Assessing the Population Impact of Low Rates of Vitamin D Supplementation on Type 1 Diabetes Using a New Statistical Method

JRSM Open. 2016 Nov 1;7(11):2054270416653522. doi: 10.1177/2054270416653522. eCollection 2016 Nov.

Abstract

Vitamin D supplementation for all children <5 is recommended by the UK Department of Health for its skeletal effects. Vitamin D is also linked with a number of extra-skeletal effects; one of them being protection against type 1 diabetes. With a rapid increase in the incidence of type 1 diabetes and the associated costs, measures of curtailing the rapid increase of type 1 diabetes are needed. In this review, we look at type 1 diabetes using a statistical method (PIN-ER-t) and published data in an attempt to quantify the impact on the population of babies born in 2012 of increasing vitamin D supplementation rates. Calculations show that for the population of 729,674 babies born in England and Wales in 2012, 374 cases of type 1 diabetes (out of 1357 total predicted) could be prevented over 18 years if all were supplemented with vitamin D. This could lead to savings in excess of £62 million for the cohort. This piece of work adds to the argument for studying the potential link between vitamin D supplementation and type 1 diabetes further.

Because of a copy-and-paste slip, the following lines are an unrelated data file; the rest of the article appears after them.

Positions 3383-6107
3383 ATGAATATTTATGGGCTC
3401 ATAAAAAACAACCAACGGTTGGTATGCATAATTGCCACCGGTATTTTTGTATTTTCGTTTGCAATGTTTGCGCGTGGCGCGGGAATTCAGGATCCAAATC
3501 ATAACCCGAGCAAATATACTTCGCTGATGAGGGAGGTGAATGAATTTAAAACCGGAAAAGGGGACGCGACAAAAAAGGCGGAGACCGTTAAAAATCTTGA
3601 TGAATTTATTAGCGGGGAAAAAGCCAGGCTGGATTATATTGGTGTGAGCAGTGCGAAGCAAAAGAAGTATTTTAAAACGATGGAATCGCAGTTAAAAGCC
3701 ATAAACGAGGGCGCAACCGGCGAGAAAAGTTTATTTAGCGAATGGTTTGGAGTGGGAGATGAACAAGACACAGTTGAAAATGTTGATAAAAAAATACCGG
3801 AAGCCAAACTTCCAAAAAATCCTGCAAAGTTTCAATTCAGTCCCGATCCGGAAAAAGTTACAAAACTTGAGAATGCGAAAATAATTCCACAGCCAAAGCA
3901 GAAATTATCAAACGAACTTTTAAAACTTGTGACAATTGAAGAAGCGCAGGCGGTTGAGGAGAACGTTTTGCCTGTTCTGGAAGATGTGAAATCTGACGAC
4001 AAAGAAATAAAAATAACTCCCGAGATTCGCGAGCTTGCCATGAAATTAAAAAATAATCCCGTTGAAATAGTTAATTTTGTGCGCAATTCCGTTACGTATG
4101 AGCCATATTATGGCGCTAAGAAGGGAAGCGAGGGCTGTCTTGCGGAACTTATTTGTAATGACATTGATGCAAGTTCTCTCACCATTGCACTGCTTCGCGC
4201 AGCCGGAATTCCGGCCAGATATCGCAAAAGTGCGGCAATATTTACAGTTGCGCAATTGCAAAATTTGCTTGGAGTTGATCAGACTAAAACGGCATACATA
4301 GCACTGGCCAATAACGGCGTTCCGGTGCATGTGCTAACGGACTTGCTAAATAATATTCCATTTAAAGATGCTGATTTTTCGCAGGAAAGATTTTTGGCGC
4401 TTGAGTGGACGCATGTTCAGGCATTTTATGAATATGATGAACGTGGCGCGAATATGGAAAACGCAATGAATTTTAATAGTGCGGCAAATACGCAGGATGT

Keywords: other statistics and research methods; paediatrics; public health; vitamins and supplements.